Chernobyl dogs are one of the major kinds of victimized Chernobyl animals of radiation poisoning in Ukraine. When the tragic event of radiation poisoning hit the Chernobyl power plant in 1986, nuclear radiation and waste went throughout 189 cities and communities. Residents were asked to leave their homes leaving behind their dogs and other pets. So these Chernobyl animals became the first responders to the radiation poisoning. That’s how Chernobyl dogs play a major role within the Chernobyl diaries in our history.
Followed by the nuclear disaster at Chernobyl, around 120,000 people have been evacuated. They were not allowed to take anything with them that could be possibly contaminated including their pets. Some of those Chernobyl dogs have run after their beloved owners to take them into evacuation buses, but it says that the soldiers chased them away.
Dog owners were also so desperate and repeatedly begged the government to save their beloved pets’ lives from radiation poisoning. But the responses kept negative. After the expulsion of Pripyat and the affected zone during the spring of 1986, troopers of the Soviet army were sent to shoot and kill the Chernobyl animals in Pripyat and also the exclusion zone. But it was hard to gather them all for a huge culling, so some survived the radiation poisoning. These survivors, who led their lives in the exclusion zone, roamed to the Chernobyl power plant with time and bred new generations. Their off-springs persist to this day. But that didn’t cease the killing of Chernobyl dogs as many as possible by the officials. As the years update in the Chernobyl diaries the descendants of Chernobyl dogs have multiplied. But life is never easy to deal Chernobyl dogs. Not only that they are affected with the harsh winters of Ukraine, without proper shelters it’s really hard for them to survive. Also they usually carry high levels of radiation in their fur. Also due to the radiation poisoning most of them show a very short lifespan. Only a very few live beyond the age of six.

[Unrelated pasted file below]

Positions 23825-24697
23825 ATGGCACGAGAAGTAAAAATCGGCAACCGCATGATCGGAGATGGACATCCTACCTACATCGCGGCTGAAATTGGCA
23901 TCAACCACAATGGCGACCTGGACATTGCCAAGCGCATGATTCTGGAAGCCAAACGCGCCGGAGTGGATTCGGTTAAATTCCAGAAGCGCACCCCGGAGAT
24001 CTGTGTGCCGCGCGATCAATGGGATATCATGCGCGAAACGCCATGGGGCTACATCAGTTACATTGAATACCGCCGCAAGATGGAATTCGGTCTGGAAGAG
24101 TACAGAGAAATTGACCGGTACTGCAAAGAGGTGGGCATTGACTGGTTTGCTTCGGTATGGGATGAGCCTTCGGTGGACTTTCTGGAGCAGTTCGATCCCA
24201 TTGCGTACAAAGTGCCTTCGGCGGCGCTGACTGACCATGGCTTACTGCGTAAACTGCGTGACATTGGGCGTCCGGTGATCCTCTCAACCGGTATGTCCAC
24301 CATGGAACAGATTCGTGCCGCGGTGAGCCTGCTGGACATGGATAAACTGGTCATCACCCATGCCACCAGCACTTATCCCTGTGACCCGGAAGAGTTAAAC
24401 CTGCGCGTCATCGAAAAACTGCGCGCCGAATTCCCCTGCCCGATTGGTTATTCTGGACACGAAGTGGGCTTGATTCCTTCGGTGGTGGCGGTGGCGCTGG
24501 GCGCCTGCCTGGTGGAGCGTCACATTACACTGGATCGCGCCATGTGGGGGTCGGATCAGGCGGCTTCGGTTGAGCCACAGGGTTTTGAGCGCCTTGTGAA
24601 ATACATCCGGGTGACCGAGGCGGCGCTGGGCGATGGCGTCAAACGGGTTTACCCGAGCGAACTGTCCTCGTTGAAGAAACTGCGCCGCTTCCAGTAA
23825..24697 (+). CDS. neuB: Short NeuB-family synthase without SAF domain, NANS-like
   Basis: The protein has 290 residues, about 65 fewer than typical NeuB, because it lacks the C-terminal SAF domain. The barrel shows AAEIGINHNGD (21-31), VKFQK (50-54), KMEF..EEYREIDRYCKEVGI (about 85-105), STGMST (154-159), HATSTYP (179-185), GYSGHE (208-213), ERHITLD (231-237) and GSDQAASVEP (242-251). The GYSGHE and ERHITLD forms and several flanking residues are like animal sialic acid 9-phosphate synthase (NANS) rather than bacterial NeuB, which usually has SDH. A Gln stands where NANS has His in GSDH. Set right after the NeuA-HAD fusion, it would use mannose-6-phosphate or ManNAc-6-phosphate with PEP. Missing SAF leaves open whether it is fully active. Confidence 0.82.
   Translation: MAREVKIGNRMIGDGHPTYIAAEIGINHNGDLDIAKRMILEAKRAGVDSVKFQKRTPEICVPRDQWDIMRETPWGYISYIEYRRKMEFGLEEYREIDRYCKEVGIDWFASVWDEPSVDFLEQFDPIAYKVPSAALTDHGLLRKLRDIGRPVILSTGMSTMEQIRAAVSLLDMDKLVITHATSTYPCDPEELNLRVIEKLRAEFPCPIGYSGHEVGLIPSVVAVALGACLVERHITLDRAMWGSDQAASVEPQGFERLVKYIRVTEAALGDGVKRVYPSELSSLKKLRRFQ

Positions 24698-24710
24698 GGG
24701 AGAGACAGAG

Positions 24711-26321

After 30 years have passed, several hundreds of wandering dogs live around the power plant, along with several other animals. It is a common misleading fact that the Chernobyl Nuclear Power plant is absence of life. There are over 3,500 humans working around Chernobyl and over 250 stray dogs roaming around the grounds each day. Those people in Chernobyl’s exclusion zone usually share their lunches with the hundreds of strays that roam the area. Those workers in the plant have been advised not to contact the dogs physically, because radioactive particles can subsist on their fur. So, it is kind of difficult to save these animals from the risks at Chernobyl exclusion zone, especially when they are sick.